The Geneva talks confirmed the need for secondary steps to close big questions between Iran and the West, but also showed that this is not an intimate exclusive business, between Tehran and Washington.

the sting Milestones

Featured Stings

Can we feed everyone without unleashing disaster? Read on

These campaigners want to give a quarter of the UK back to nature

How to build a more resilient and inclusive global system

Stopping antimicrobial resistance would cost just USD 2 per person a year

Training for staff in early childhood education and care must promote practices that foster children’s learning, development and well-being

These countries have the most nuclear reactors

Record numbers of people in the UK have applied to study nursing

The British “nonsense”, the relaxed Commissioner and the TTIP “chiaroscuro” at this week’s Council

‘A trusted voice’ for social justice: Guterres celebrates 100 years of the International Labour Organization

Kids who live in the countryside have better motor skills, a study in Finland has found

“No labels for entrepreneurs!”, a young business leader from Italy cries out

Code of Practice on disinformation: Commission welcomes new prospective signatories and calls for strong and timely revision

No way out for Eurozone’s stagnating economy

South Sudan: UN calls for end to inter-communal clashes, attacks against aid workers

Here’s why human-robot collaboration is the future of manufacturing

JADE Spring Meeting 2017– day 1: Excellence awards, panel discussion, keynote speeches

EC v Samsung: A whole year to compile a case

Can medical students be prepared for Global Health ethical issues?

UN rights chief ‘strongly’ condemns ‘shocking’ mass executions in Saudi Arabia

Countries are piling on record amounts of debt amid COVID-19. Here’s what that means

Young activists do the talking as UN marks World Children’s Day

Some endangered languages manage to thrive. Here’s how

Irish Presidency: Not a euro more for EU budgets

European Citizens’ Initiative: Commission decides to register ‘Right to Cure’ initiative

7 ways to break the fast fashion habit – and save the planet

Global warming: our responsibility

COVID-19 has hit Black Americans hardest. Healing this divide would lift the nation

Will COVID-19 usher in a new culture of outdoor living and dining?

From Hangzhou to Rwanda: how Jack Ma brought Chinese e-commerce to Africa

Indonesian tsunami death toll climbs over 400 as Government-led relief efforts are stepped up

The importance of including palliative care in the Universal Health Coverage and how to achieve it

5 Ways Companies Can Progress More Women into Leadership Roles

Health Care Workers’ Safety and Health as Assets in the Fight Against COVID-19

GSMA announces speakers for Mobile 360 Series-West Africa

This is how we make basic income a reality

Revealed: danger and squalor for cleaners who remove human waste by hand

‘Global trust’ declining, ‘our world needs stepped-up global leadership’

UN Envoy ‘confident’ deal can be reached to avert further violence around key Yemeni port city

EU boosts humanitarian aid budget for 2021 as needs rise

The final countdown towards achieving the 2030 Agenda: the contribution of future health(care) professionals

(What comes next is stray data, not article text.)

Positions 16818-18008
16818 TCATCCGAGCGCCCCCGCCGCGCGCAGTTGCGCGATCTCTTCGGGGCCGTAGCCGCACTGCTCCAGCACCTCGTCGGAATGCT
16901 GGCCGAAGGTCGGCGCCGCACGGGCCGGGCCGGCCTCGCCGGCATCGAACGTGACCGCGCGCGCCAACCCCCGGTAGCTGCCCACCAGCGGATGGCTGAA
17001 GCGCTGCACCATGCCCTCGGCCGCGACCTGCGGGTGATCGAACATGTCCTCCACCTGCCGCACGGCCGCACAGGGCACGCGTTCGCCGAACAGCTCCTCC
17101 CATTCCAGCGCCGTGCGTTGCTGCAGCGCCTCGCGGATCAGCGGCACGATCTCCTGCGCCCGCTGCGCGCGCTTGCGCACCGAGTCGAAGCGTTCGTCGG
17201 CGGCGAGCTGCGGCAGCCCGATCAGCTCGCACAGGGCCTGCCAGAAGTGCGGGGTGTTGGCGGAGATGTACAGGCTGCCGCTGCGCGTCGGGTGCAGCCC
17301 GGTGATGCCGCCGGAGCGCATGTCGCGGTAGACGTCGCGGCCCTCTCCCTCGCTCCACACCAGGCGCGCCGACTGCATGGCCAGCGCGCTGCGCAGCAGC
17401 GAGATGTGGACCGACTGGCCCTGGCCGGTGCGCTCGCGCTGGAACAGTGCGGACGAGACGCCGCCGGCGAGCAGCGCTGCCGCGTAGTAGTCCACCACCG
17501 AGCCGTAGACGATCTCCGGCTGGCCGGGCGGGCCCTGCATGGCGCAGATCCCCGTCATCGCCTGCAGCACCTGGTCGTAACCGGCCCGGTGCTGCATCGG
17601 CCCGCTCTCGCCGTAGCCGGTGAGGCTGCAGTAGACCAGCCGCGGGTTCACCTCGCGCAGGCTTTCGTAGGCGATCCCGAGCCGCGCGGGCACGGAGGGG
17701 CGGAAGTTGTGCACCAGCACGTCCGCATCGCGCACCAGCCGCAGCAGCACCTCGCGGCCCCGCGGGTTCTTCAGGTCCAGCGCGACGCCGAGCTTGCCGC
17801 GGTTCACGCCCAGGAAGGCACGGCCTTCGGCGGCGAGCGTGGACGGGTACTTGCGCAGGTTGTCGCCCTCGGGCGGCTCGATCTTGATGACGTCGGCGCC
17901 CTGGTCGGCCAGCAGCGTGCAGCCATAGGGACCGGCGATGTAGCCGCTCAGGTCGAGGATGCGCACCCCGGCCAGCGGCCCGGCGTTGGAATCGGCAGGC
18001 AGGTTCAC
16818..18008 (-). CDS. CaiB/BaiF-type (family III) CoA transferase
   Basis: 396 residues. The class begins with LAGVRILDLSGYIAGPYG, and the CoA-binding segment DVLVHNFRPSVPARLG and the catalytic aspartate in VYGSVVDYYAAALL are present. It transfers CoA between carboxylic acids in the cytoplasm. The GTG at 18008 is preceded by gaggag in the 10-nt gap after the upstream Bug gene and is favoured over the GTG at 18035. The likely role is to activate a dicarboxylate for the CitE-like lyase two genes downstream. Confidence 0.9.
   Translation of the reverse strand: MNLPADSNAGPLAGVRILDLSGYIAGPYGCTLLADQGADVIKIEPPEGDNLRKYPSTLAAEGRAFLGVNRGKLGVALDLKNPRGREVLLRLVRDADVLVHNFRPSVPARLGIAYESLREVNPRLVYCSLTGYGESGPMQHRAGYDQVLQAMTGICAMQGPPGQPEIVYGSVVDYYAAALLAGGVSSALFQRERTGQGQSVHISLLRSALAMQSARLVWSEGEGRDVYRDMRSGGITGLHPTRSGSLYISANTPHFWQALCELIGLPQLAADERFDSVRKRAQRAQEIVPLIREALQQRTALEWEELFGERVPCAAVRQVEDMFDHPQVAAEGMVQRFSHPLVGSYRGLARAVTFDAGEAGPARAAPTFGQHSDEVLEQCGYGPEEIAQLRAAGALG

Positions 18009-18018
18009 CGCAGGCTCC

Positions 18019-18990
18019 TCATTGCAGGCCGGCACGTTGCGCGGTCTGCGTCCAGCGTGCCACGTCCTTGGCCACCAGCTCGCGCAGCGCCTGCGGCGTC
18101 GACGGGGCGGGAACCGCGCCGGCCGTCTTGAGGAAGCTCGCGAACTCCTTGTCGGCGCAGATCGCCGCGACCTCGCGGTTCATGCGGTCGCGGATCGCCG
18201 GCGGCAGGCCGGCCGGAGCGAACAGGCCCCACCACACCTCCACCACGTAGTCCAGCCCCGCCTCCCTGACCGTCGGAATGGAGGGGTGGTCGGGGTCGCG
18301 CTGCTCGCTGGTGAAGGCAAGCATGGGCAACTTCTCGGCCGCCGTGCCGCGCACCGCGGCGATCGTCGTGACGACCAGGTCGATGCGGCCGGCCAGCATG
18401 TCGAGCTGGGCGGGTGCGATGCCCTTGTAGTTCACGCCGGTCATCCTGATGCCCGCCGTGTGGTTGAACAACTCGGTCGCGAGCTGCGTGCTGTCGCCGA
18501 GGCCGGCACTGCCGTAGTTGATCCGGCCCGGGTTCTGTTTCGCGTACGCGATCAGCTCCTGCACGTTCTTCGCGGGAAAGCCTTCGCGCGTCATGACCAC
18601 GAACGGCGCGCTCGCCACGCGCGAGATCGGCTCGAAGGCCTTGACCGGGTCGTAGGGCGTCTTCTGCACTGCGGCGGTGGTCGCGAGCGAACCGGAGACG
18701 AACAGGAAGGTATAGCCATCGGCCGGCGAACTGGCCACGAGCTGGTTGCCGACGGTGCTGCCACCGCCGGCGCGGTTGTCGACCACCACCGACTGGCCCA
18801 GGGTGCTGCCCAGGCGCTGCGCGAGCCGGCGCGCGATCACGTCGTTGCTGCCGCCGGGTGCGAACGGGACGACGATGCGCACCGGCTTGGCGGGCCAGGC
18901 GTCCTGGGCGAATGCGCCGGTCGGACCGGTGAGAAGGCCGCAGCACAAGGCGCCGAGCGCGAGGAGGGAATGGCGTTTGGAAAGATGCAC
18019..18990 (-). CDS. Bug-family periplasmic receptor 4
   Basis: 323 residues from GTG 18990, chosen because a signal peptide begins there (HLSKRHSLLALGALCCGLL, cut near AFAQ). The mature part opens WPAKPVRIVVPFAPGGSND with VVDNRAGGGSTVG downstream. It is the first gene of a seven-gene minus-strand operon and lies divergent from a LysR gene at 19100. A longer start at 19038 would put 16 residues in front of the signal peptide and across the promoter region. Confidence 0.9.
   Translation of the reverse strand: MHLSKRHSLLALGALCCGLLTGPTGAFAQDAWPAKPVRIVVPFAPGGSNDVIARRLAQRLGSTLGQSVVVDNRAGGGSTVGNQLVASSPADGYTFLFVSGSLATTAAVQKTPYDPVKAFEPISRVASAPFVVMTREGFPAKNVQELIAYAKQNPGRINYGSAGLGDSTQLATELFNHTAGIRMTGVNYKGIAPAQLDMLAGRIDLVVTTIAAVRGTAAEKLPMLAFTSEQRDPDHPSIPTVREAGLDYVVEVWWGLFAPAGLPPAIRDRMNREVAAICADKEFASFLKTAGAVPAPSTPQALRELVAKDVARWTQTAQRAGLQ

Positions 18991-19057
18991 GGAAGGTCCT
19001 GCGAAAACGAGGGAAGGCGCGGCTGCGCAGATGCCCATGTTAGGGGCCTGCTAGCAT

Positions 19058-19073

Vaccine nationalism – and how it could affect us all

Investing in health workers yields ‘triple dividend’, WHO chief says in New Year’s message

Palliative care and Universal Health Coverage: how to advocate for the inclusion of palliative care in UHC

Commission (Eurostat) publishes first statistics on short-stay accommodation booked via collaborative economy platforms

Overcoming the paralysis of trust management across a fractured IT landscape

AI can help us unlock the world’s most complex operating system – the human body

Human rights breaches in Eritrea, Nicaragua and Saudi Arabia

Cross-border travel is confusing after COVID – this framework can help borders reopen safely

EU car manufacturers worry about an FTA with Japan

CLIMATE CHANGE FOCUS: Cutting emissions, one bog at a time

Artificial Intelligence in policing: safeguards needed against mass surveillance

World Cancer Day: Here’s how perceptions about the disease differ around the world

Italy’s rescue operation Mare Nostrum shuts down with no real replacement. EU’s Triton instead might put lives at risk

Europe bows to Turkey’s rulers, sends Syrian refugees back to chaos

Global Citizen-Volunteer Internships

Mobile World Congress 2021: Barcelona 08 June-01 July

Darfur peace process at a ‘standstill’ as demonstrations against Sudanese Government continue

Achieving targets on energy helps meet other Global Goals, UN forum told

When Can Everyone Pluck the Grapes?

These vending machines are giving out free short stories to London commuters

Brexit casts a shadow over the LSE – Deutsche Börse merger: a tracer of how or if brexit is to be implemented

There’s a single-use plastic you’ll throw away today without realising

Malaria could be gone by the middle of the century. Here’s how

Impact of high-fats food regimen on immune activity, tumor growth.

More Stings?

Speak your Mind Here

Fill in your details below or click an icon to log in:

WordPress.com Logo

You are commenting using your WordPress.com account. Log Out /  Change )

Google photo

You are commenting using your Google account. Log Out /  Change )

Twitter picture

You are commenting using your Twitter account. Log Out /  Change )

Facebook photo

You are commenting using your Facebook account. Log Out /  Change )

Connecting to %s

%d bloggers like this: